The nice thing about each temple is that each has its distinctive features. With the guidebook, we had much more information on when the temples were built, why (or for whom), outline of their best features, and much more. The temples we visited included Banteay Samre, Thommanon, Chau Say Tevoda, East Mebon, Neak Pean, and a few others. Some of our favorites included Ta Prohm, which is the temple where the movie Tomb Raider was filmed, and Preah Kahn which was surrounded by jungle. Many of the temples were built as Buddhist temples but were converted to Hindu temples when a Hindu king took power. This is done by scratching out the Buddha images and creating new Hindu images in other places. Most of the images that were created in the temples were of stories of Hindu and Buddhist gods. I learned a lot about the Hindu religion and gods through these and through the guidebook.
We finally visited the granddaddy of them all, Angkor Wat, on the third and final day. Waking up at 4:30am, we hustled on our bikes to get into the temple by sunrise. We arrived at 5:30am and found a spot just behind the reflection pool, a perfect spot to snap some photos as the sky lights up. There were hundreds of people at sunrise, making it important to get a spot early on. Soon, the sun started shining over the 800 year old temple. The reflection of the temple in the pond was incredible. One can imagine the villagers back then making the walk across the moat and into the temple to pay their respects to the gods.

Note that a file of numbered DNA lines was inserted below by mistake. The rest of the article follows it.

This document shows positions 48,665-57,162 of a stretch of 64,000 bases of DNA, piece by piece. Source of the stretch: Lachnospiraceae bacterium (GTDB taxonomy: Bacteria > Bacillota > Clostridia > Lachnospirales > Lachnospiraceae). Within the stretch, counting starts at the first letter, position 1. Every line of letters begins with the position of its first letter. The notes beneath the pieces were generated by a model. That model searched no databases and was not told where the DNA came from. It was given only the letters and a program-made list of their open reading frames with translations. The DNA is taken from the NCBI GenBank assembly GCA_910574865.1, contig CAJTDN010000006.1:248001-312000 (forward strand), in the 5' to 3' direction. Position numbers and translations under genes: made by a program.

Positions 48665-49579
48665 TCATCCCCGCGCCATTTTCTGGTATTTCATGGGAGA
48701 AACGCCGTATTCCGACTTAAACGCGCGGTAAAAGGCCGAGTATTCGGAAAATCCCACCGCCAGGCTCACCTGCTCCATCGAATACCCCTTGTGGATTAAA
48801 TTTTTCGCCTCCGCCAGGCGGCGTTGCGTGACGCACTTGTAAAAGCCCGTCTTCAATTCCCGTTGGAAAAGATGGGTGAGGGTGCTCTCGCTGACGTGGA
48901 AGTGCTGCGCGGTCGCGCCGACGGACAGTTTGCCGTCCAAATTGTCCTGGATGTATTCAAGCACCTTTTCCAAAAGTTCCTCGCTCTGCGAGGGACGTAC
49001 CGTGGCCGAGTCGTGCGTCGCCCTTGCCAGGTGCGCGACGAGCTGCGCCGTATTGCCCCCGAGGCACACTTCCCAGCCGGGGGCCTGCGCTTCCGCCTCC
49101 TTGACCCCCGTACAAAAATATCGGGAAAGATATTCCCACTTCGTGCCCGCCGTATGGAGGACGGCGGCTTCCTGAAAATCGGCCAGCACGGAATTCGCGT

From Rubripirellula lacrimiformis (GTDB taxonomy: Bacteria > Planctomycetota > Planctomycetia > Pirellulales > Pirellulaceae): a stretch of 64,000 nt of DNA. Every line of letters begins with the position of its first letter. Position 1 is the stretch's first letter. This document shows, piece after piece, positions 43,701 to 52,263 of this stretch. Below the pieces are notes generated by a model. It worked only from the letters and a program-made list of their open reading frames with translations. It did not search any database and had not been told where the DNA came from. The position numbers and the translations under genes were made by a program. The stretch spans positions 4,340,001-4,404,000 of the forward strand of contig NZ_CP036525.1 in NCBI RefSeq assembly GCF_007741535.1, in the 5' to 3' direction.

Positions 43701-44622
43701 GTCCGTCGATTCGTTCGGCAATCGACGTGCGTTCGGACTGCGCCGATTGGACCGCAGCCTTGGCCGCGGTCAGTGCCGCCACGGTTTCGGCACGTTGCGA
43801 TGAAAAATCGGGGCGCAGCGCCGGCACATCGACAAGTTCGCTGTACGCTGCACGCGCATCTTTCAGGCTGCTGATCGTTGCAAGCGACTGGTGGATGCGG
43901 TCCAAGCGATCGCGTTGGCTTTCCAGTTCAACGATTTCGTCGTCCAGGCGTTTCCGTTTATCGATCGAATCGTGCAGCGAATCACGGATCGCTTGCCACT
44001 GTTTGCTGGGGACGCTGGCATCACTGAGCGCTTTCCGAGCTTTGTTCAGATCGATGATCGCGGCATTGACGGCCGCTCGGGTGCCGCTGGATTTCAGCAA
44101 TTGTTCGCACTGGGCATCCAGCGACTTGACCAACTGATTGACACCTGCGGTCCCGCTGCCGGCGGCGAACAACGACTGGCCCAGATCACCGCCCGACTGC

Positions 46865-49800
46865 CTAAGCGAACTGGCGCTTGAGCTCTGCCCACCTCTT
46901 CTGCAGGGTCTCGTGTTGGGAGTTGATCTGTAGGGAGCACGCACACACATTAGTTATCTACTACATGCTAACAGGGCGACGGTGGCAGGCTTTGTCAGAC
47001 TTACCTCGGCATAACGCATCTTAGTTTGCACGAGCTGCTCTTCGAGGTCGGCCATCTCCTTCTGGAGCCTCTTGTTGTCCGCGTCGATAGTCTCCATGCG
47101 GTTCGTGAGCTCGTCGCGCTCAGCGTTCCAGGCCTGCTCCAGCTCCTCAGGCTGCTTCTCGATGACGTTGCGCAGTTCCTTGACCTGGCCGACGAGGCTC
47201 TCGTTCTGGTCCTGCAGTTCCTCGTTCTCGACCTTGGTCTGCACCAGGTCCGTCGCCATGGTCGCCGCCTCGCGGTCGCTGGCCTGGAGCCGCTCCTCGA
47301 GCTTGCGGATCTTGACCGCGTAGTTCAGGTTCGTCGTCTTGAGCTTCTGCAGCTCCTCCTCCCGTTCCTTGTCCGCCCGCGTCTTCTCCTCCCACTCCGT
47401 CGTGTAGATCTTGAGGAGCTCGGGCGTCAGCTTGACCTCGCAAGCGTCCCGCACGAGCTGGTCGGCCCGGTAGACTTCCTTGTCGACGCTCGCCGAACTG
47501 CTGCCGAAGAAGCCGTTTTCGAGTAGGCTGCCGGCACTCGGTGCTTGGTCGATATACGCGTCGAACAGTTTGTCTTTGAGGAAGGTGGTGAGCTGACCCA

Another good decision we made was leaving the sunrise spot before everyone else. We walked into the almost deserted temple while most others watched the sun continue to rise. Getting in early meant that we enjoyed the silence and serenity of the massive temple before it was filled with people. Not only that, but the light of the rising sun was perfect, making the temple light up (in comparison to the beaming sunlight at noon). After two hours, we grabbed lunch at a one of the many food stalls just a short walk from the temples. Then we took another two hours to nap inside the temple and to look around a bit more. Later that day, after resting visiting the Bayon Temple, we made another stop at the Angkor Wat temple to take some pictures of the setting sun. It really is an incredible sight and, I believe, is all that it’s cracked up to be.